Just as in grade school, the new kids in League of Legends Championship Series will change the status quo. Organizations like the Houston Rockets and Cleveland Cavaliers may well come in like the kid who moved from the big city whose parents had a pool in the back yard. They'll take the friends you thought you had; established "franchise players" will more easily jump ship.
Or nothing may change at all. The new kids might be ostracized as outlandish and weird, hardly capable of signing players from organizations ousted from LCS before the new year.
Either way, things will change in both the North American and European LCS ecosystems. A lot of these changes will definitely be bad, but a few will be new and exciting. The changes will provide hope that some of the old favorites will become heroes again, that Team SoloMid and G2 Esports may finally get some domestic competition. Here are just four that I'd like to see.
Take the reigns from Henrik "Froggen" Hansen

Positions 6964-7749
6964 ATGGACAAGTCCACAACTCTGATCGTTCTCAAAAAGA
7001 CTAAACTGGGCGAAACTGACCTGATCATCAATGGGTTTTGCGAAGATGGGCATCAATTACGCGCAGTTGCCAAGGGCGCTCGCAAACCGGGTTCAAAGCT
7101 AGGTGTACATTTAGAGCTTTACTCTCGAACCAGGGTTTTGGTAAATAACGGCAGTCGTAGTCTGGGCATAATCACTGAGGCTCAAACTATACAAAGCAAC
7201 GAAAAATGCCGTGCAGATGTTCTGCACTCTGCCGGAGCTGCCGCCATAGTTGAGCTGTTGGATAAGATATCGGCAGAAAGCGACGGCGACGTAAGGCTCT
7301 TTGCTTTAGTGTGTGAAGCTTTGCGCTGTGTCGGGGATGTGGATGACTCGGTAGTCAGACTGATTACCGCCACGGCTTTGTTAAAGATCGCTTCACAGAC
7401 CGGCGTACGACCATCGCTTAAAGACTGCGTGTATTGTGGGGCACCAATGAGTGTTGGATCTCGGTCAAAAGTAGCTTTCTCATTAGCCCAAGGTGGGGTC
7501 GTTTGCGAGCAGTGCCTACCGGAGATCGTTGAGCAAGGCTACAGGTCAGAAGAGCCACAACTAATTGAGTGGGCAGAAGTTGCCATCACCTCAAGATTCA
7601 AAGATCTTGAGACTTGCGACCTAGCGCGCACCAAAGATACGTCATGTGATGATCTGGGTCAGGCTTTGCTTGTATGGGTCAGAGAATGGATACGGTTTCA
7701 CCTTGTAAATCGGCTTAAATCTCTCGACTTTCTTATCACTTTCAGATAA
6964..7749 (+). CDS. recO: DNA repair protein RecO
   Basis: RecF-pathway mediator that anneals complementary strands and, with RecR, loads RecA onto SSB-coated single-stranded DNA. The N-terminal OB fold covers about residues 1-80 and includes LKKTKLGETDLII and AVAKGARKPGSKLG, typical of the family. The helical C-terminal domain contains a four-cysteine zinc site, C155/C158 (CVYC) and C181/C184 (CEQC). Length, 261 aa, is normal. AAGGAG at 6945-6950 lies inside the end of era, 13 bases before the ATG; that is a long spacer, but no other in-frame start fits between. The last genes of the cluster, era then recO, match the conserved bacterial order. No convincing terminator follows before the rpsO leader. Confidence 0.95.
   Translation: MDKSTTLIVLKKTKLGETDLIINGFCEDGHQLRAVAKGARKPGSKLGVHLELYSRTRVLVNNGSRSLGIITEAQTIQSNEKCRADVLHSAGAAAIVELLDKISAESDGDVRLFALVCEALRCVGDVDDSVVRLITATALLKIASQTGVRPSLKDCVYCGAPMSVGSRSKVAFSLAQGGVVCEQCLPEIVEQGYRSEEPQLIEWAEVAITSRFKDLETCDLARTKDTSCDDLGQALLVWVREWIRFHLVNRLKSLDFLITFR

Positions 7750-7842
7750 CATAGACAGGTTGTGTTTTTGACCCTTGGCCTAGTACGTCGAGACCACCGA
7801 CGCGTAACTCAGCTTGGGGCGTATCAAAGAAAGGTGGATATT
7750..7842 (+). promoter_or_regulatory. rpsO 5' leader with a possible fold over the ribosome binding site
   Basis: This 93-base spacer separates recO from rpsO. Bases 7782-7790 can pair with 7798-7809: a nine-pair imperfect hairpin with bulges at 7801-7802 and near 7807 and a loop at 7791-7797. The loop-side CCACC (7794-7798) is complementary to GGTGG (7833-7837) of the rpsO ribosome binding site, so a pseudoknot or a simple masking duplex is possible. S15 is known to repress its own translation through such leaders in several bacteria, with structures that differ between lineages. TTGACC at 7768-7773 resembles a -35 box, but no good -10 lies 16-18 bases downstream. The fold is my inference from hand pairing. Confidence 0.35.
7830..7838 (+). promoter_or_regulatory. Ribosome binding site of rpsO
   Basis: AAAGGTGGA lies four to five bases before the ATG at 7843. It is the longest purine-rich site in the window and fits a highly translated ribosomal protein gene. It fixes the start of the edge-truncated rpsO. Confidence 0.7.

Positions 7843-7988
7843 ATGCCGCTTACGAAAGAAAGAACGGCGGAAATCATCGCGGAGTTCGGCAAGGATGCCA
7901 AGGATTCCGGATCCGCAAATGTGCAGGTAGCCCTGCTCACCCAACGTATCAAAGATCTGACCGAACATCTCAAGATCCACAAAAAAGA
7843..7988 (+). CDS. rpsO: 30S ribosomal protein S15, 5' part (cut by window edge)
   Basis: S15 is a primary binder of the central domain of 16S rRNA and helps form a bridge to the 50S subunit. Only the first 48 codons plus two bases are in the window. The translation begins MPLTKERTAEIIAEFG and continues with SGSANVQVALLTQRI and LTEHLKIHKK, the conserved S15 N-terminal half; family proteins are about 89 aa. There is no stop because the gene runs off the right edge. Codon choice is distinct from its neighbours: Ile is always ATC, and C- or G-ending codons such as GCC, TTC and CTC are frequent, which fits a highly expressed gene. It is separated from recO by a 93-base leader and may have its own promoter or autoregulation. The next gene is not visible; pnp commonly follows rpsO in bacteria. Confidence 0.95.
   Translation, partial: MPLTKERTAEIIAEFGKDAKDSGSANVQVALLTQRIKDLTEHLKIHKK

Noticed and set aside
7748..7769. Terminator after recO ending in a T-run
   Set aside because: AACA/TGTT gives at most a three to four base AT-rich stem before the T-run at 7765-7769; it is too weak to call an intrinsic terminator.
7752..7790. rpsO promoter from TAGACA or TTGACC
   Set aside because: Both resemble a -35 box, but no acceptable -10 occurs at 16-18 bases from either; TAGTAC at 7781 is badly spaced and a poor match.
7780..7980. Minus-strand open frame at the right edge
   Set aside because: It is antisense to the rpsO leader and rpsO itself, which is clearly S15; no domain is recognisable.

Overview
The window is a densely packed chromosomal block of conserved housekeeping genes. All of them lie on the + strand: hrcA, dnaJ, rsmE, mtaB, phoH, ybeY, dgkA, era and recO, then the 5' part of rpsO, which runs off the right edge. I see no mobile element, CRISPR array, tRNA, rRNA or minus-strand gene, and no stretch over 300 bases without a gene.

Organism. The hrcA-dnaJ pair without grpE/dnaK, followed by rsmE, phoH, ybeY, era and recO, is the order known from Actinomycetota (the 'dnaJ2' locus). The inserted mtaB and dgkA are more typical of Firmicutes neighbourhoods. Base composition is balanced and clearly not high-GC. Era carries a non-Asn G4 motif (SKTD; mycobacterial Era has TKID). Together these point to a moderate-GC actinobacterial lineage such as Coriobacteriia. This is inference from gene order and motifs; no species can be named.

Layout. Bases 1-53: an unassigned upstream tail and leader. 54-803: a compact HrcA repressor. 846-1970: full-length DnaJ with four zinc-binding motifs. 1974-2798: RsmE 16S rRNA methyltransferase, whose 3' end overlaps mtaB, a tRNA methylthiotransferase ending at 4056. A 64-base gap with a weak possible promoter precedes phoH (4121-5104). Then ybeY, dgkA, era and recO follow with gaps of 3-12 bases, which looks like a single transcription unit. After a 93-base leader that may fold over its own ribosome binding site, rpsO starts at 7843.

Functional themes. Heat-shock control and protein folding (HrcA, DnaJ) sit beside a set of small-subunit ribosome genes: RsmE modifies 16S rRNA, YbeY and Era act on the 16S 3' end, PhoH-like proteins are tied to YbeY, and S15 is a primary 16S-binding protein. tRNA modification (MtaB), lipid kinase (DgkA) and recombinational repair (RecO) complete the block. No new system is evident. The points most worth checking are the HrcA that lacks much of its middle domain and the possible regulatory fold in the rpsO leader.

Froggen's reputation as one of the greatest mid laners in League of Legends history has also given him credit for things he certainly shouldn't have: control and leadership. With the dissolution of the classic CLG EU roster in 2014, Froggen had the opportunity to build a team around him, and since then, we haven't seen Froggen part of a team where he wasn't made captain.
Experience doesn't always create the best decision-making, and hallmarks of Froggen's teams include indecisive mid-to-late games, fear of Ashe arrows even with massive leads, and a lot of mid-centric team fighting. On Echo Fox, more emphasis has been put on joining lanes in early plays with the likes of Matthew "Akaadian" Higginbotham, but meandering mid games remain.